Beam Suntory’s warehouses in Versailles, Kentucky caught fire late Tuesday, destroying 45,000 barrels of Jim Beam “relatively young whiskey.”
One of the warehouses caught fire around 11:30 PM. A second warehouse was ablaze but was controlled and put out faster than the first one. It took forty firefighters to finally put out the fire, which continued for more than 8 hours.
The cause of the fire has not been determined yet. However, Police Lt. Michael Fortney speculates that lightning could’ve sparked the flames. A security guard called in to report the fire.
Because of its flammable contents, firefighters could not immediately reach the storage units since the fire was too big and dangerous. Reports said that some of the lights on the fire trucks were burned off due to the intensity of the heat.
According to Drew Chandler, the director of Woodford County Emergency Management, one of the strategies in putting out the fire is to allow it to continue for several hours so that it burned the less distilled spirits in the debris.
Emily York, the company’s spokeswoman told CNN, “we are thankful that no one was injured in this incident, and we are grateful to the courageous firefighters from multiple jurisdictions who brought the fire under control and prevented it from spreading.”
Beam Suntory, a subsidiary of Suntory Holdings, said that the loss of the young whiskey from the fire in Kentucky will not affect the availability of the products in the market. “Given the age of the lost whiskey, this fire will not impact the availability of Jim Beam for consumers,” wrote Beam Suntory in an email to Bloomberg.
The bourbon company has a total of 126 warehouses in Kentucky, and two of which were included in the fire. Bloomberg estimates that the 45,000 barrels of whiskey represents a 1.4% loss of the spirits makers product in the state. Based on estimated retail prices from $15 to $35, the loss of products would be from $90 million to almost $300 million.
York did not provide how much loss the company incur in the fire. She shared that given that it’s a younger aged whiskey and factoring in low wholesale prices, the company’s losses are at the low end of Bloomberg’s estimate.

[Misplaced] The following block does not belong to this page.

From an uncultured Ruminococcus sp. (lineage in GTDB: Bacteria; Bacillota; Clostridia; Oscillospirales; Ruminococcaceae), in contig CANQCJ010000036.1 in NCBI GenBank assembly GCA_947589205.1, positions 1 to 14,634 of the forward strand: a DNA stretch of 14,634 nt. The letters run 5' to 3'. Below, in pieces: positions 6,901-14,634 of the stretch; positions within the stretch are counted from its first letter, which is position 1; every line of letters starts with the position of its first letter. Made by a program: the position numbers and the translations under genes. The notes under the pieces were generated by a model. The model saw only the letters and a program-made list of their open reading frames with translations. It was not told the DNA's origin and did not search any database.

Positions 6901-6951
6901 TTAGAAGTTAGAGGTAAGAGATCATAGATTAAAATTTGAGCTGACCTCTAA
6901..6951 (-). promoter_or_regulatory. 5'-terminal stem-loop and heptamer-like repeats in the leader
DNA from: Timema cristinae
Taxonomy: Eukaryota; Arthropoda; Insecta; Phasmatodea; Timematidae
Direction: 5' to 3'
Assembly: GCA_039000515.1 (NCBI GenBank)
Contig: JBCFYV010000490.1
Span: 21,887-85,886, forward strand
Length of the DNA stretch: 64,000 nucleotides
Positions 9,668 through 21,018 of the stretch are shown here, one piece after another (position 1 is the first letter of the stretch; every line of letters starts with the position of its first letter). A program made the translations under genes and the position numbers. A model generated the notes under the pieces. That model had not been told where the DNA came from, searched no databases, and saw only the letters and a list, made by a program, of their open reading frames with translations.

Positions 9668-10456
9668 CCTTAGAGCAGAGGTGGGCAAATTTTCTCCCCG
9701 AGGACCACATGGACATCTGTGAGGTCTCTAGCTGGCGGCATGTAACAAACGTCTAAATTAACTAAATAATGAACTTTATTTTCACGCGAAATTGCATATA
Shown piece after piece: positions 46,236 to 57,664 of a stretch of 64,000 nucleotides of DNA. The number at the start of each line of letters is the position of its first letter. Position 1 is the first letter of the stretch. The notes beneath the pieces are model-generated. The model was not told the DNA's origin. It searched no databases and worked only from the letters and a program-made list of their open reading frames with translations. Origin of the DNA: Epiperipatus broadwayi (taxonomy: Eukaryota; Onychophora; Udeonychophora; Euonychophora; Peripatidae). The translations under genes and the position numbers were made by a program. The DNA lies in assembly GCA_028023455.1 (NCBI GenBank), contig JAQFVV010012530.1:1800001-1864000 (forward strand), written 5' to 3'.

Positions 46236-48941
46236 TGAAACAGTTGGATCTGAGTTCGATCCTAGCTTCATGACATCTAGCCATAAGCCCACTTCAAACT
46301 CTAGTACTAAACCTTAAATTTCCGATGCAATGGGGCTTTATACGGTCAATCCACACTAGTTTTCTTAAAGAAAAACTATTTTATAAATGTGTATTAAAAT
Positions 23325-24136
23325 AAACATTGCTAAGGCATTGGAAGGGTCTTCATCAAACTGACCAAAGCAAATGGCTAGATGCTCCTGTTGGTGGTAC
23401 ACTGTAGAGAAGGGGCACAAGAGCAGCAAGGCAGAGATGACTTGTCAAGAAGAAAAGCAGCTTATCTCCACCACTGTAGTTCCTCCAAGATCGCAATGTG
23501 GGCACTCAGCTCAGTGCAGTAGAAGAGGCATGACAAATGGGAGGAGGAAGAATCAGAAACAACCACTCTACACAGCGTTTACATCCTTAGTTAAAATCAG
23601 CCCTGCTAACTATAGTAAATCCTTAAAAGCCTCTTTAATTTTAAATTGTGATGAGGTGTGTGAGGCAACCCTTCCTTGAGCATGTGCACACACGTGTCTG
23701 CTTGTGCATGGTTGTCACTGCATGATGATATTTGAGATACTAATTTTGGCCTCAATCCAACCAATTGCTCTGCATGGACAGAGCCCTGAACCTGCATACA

Effects to Environment
Aside from possible injuries, another concern raised from the fire is the potential contamination due to a runoff to a nearby water source. The destroyed storage unit was about 100 yards from Glenns Creek.
Beam Suntory has hired an emergency cleanup crew to contain the bourbon runoff to a creek that flows into the Kentucky River. The team has been coordinating with state environmental officials to ensure that cleanup operations are up to standards.
According to APnews, spill containment berms filled with sand were already laid out to prevent further runoff of spilled spirits.
John Mura, a spokesperson for the Kentucky Energy and Environment Cabinet, says, “we do know there has been runoff enter the creek, and it has made its way into the Kentucky River.”
The runoff damages the water and the aquatic life in it. According to state officials, the runoff will bring discoloration, foam, and an odor to the river.
Aside from those effects, the contaminated flow will result in low dissolved oxygen levels; thereby, killing fishes. People who use the Kentucky River for recreation purposes like fishing were advised to proceed with caution.
Kentucky is known to be the state with many bourbon businesses. Recently, incidents in warehouses have been reported.
Last year, the storage unit of The Barton 1792 Distillery in Bardstown fell with almost 9,000 barrels full of bourbon. The collapse of the building was due to repairs done in the decades-old building. Similar to Beam Suntory, the distillery’s warehouse was near water sources — Withrow Creek and the Beach For River.
The runoff caused the death of nearly 1,000 fish, according to Kentucky Energy and Environment Cabinet officials. Sazerac Inc., the distillery’s parent company, was fined with up to $25,000 per day.
In June 2018, an O.Z. Tyler Distillery rickhouse in Owensboro also collapsed. The building has a total of 20,000 barrels with 4,500 barrels falling due to the collapse.
Initially, a previous night’s storm was speculated as to the cause of the collapse. However, representatives from the Environmental Protection Agency have concluded that there was no environmental damage to the building. The company hired contractors to clean commence the cleanup.